The respondents had originally filed S.A. in which they had challenged the measures initiated by the appellant under SARFAESI Act on different grounds but did not take their legal fight to its logical conclusion. They instead decided to abandon their challenge to the measures under SARFAESI Act and confined the challenge to the rate of interest only. They volunteered to clear the dues of the bank provided the rate of interest at which bank was claiming, which was quite excessive as per them, is reduced. The DRT had accepted that prayer and allowed them huge relief by directing them to clear the outstanding the dues of the bank within six months with interest @ 12% p.a. from the date assignment of debt in favour of the appellant. The question whether DRT has power to adjudicate the debt or not need not be gone into because the order dated 30.6.15 has attained finality long time back. DRT in the O.A. has held that the liability of respondents stood adjudicated in the S.A. and only illegality committed by it is that the DRT failed to issue recovery certificate. Be that as it may, to a great extent even the DRT has contributed to this abnormal delay in ensuring recovery of crores of public money. After the passing of the order dated 30.6.15 in S.A. 59/14 of the respondents they filed an application in the O.A. for dismissing the same as the amount of debt had been crystalised in pending S.A. The DRT ought to have straightaway issued recover certificate for the outstanding amount as admitted by the respondents on the reasoning given by me hereinabove. The admission of liability could be once only either in their S.A. or in bank’s O.A. and once they admitted their liability, as recorded in the S.A. order dated 30.6.15 that was final and could not be withdrawn in O.A. proceedings. So, the DRT should have issued direction for issuance of recovery certificate as prayed by the bank. That extend appellant bank is right in contending that DRT has not job prescribed under the law. Perhaps that the learned Presiding Officer did not know that without a recovery certificate recovery officer cannot effect recovery otherwise this blunder would not have been committed. In the result, this appeal is allowed with the direction that the DRT shall issue the recovery certificate for a sum of Rs.36,29,27,634.00with interest thereon @ 13% p.a . from the date filing of the O.A. till realisation. The respondents shall be entitled to adjustment of money paid during the pendency of the O.A. The amount under the recovery certificate shall be recoverable from the defendants-respondents as well from the sale of properties mortgaged by them i.e. those mentioned in prayer para 6(1) to (3) and 7 to 9 (other three mortgaged properties having been released). The recovery officer shall execute the recovery certificate in accordance with law particularly the provisions of Section 25 of the Recovery of Debts and Bankruptcy Act, 1993.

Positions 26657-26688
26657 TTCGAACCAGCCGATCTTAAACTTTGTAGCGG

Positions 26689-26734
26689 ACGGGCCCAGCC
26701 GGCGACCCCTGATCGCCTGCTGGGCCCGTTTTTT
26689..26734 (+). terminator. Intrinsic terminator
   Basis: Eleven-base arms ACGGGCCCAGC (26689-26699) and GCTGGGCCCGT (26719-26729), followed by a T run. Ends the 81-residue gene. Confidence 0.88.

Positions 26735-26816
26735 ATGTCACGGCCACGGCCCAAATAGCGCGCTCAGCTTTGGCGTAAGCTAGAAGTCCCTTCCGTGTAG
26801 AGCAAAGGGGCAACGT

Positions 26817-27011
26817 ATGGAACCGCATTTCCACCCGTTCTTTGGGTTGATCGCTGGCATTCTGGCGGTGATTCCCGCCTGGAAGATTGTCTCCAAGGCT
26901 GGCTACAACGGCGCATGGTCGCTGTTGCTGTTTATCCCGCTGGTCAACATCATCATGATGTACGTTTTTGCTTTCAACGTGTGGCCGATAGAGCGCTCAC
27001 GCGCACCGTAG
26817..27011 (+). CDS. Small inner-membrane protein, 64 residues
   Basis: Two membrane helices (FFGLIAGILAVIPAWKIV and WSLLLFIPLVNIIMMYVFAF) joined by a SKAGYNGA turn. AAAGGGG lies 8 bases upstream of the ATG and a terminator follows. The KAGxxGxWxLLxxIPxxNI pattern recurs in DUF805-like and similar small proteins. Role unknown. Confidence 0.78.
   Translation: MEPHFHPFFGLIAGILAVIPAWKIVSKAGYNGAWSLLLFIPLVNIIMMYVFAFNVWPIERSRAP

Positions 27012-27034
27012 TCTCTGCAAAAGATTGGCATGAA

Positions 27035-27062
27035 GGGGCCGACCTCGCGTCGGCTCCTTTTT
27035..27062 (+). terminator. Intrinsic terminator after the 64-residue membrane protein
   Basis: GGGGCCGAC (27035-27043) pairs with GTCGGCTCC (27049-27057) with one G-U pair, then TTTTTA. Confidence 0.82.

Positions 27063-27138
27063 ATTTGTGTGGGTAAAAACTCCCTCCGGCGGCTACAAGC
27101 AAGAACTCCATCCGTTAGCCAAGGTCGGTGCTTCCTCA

Arun Narendra Rudkar v. State Bank of India